On Friday, March 3, U.S. Senator Patrick Leahy (D-VT) held a press conference at the ECHO Leahy Center for Lake Champlain in Burlington, a non-profit organization located on the Burlington waterfront and committed to educating people “about the Ecology, Culture, History and Opportunities for Stewardship of the Lake Champlain Basin,” according to their official website.
In his press conference, Leahy issued a warning surrounding President Trump’s recent budget proposal.
“I’m worried that the new president’s budget priorities are unbalanced and dangerously misguided,” Leahy stated. “He’s going to take a machete to essential investments in our communities … and it’s going to hit especially hard in rural states and communities.”
Leahy continued by discussing Trump’s controversial proposal to build a wall on the US-Mexico border, calling the wall “ill-conceived and ineffective.” He emphasized his belief that between the budget proposal and the “waste of $21 billion [on the wall],” money will be taken from “medical research … money [used] to support small farms and small businesses … and definitely [taken] from what we do to protect our environment.”
The New York Times reports that Trump has proposed a “$54 billion increase in the Pentagon budget.”
VT Digger reports that in order to fund this potential budget, “federal agencies across government would see a 13 percent cut to offset the military spending, and the Environmental Protection Agency would suffer some of the biggest reductions.”
The National Association of Clean Air Agencies claimed in a document that the White House is recommending “a 30 percent reduction in EPA grants to states, while agency staff would be cut by 20 percent.”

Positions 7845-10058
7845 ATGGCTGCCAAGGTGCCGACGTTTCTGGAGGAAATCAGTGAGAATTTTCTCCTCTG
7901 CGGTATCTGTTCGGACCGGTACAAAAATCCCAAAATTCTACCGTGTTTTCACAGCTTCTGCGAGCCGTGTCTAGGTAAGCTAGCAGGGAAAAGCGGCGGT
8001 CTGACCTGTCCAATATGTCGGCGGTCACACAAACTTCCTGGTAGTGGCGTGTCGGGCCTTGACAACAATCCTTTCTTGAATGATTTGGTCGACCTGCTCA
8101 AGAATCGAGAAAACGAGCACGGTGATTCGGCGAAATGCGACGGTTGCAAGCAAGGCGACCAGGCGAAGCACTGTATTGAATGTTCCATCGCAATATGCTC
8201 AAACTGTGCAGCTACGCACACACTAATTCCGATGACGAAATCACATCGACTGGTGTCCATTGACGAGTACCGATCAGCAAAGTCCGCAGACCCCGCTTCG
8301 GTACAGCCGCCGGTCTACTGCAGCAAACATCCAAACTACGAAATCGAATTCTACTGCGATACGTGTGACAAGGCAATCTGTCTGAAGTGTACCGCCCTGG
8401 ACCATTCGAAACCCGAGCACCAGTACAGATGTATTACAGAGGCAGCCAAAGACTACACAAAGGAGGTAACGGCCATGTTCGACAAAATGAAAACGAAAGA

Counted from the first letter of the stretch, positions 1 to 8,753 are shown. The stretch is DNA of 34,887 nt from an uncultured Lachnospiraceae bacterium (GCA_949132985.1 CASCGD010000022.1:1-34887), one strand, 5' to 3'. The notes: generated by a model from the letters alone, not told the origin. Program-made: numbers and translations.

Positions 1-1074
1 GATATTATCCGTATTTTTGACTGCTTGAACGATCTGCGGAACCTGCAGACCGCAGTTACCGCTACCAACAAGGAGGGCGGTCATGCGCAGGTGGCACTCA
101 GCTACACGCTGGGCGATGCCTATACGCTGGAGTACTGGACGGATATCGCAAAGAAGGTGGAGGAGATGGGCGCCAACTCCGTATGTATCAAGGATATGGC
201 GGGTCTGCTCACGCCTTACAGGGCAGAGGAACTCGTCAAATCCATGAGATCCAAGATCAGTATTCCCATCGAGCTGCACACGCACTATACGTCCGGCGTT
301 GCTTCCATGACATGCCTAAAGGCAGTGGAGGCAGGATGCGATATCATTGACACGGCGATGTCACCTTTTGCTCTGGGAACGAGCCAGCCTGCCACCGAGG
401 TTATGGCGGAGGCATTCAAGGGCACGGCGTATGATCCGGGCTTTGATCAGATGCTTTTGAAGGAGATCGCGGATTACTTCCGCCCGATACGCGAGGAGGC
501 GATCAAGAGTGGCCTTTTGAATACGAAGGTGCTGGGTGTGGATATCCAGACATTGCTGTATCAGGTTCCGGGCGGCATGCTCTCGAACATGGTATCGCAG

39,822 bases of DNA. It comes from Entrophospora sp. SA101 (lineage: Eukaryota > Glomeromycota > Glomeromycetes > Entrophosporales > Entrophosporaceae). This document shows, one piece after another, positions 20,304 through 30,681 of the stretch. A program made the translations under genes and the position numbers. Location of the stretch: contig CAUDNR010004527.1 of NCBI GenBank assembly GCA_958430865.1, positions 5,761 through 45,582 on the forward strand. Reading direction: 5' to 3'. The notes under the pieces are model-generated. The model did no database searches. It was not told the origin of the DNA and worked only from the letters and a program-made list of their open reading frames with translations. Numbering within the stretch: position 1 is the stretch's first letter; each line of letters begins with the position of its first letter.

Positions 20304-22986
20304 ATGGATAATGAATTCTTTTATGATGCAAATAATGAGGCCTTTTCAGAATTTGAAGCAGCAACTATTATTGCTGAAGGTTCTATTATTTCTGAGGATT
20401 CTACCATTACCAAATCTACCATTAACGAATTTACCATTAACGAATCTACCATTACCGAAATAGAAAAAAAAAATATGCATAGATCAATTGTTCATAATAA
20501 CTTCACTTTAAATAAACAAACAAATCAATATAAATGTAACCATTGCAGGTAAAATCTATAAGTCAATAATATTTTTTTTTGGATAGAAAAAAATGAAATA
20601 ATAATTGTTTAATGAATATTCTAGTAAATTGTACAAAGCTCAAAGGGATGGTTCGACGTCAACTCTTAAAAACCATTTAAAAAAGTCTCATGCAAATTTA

There is also speculation that the EPA budget will be slashed by $2 billion dollars, a heavy hit for an agency whose enacted budget for the 2016 fiscal year stood at over $8 billion. Reuters has also recently reported that 20 percent of positions are at risk of being eliminated. Vermont is at great risk to be hit hard by these policies, especially with Trump’s recommendation to phase out numerous federal programs.
Grants for cleanup sites, federal aid through the Drinking Water State Revolving Fund and the Clean Water State Revolving Fund and EPA funding to clean Lake Champlain are all in jeopardy. Seven Days also reports that “United States Department of Agriculture grants that funded $150 million in rural projects in Vermont last year” are in danger.
In reference to the Lake Champlain clean-up in particular, Seven Days reports that “losing EPA money would … decimate the Lake Champlain Basin Program (LCBP), which gets the majority of its funding from the agency.”
The program aims to restore and protect Lake Champlain and its surrounding watershed for future generations, working in partnership with government agencies to ensure that Lake Champlain’s water quality, wildlife and recreation remain in good condition. One of the top priorities of the plan involves the reduction of toxic contamination and phosphorus inputs to protect the lake, public health and the ecosystem.
David Grass, the environmental health surveillance chief at Vermont’s Department of Health, told Seven Days that the EPA grants his department $110,000 each year in order to screen Vermonters for the radioactive gas radon; radon causes about 50 deaths from lung cancer each year.
Grass stated, “EPA funding is critical in saving lives in Vermont and preventing lung cancer.”
VT Digger states that if the EPA does take budget cuts of such severity, researchers responsible for developing quality standards for Lake Champlain and setting a threshold for phosphorous pollution may lose their jobs.
Julie Moore, the secretary of the Agency of Natural Resources, spoke with VT Digger following Trump’s inauguration, revealing that “a 30 percent reduction in federal funding could gut the state’s environmental regulatory structure and significantly reduce monies distributed to local communities for clean water projects.”
Democrats in both houses are expected to object strongly to proposed domestic cuts like these. Sen. Leahy, who pledged during the press conference that he will fight the cuts, will be among those battling to protect the environment here in Vt. and across the nation.